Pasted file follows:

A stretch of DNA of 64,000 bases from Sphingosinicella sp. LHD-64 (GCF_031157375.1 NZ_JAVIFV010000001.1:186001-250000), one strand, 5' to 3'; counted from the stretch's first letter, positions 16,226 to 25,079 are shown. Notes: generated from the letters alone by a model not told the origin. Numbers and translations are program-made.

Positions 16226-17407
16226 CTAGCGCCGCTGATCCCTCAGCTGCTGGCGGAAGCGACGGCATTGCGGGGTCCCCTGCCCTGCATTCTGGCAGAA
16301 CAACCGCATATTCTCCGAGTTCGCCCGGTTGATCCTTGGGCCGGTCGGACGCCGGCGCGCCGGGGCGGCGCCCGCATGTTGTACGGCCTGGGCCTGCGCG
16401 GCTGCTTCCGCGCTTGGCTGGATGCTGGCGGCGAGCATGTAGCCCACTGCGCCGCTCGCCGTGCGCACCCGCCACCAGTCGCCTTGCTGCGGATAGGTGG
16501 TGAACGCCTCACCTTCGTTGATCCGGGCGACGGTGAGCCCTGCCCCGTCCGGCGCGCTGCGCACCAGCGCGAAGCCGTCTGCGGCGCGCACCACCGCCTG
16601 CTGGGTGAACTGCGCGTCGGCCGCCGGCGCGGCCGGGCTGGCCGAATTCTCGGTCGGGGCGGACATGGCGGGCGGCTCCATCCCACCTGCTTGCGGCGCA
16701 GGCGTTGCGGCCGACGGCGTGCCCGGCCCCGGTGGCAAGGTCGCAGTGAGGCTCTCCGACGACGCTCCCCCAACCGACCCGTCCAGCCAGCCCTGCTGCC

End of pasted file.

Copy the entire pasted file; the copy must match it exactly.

A stretch of DNA of 64,000 bases from Sphingosinicella sp. LHD-64 (GCF_031157375.1 NZ_JAVIFV010000001.1:186001-250000), one strand, 5' to 3'; counted from the stretch's first letter, positions 16,226 to 25,079 are shown. Notes: generated from the letters alone by a model not told the origin. Numbers and translations are program-made.

Positions 16226-17407
16226 CTAGCGCCGCTGATCCCTCAGCTGCTGGCGGAAGCGACGGCATTGCGGGGTCCCCTGCCCTGCATTCTGGCAGAA
16301 CAACCGCATATTCTCCGAGTTCGCCCGGTTGATCCTTGGGCCGGTCGGACGCCGGCGCGCCGGGGCGGCGCCCGCATGTTGTACGGCCTGGGCCTGCGCG
16401 GCTGCTTCCGCGCTTGGCTGGATGCTGGCGGCGAGCATGTAGCCCACTGCGCCGCTCGCCGTGCGCACCCGCCACCAGTCGCCTTGCTGCGGATAGGTGG
16501 TGAACGCCTCACCTTCGTTGATCCGGGCGACGGTGAGCCCTGCCCCGTCCGGCGCGCTGCGCACCAGCGCGAAGCCGTCTGCGGCGCGCACCACCGCCTG
16601 CTGGGTGAACTGCGCGTCGGCCGCCGGCGCGGCCGGGCTGGCCGAATTCTCGGTCGGGGCGGACATGGCGGGCGGCTCCATCCCACCTGCTTGCGGCGCA
16701 GGCGTTGCGGCCGACGGCGTGCCCGGCCCCGGTGGCAAGGTCGCAGTGAGGCTCTCCGACGACGCTCCCCCAACCGACCCGTCCAGCCAGCCCTGCTGCC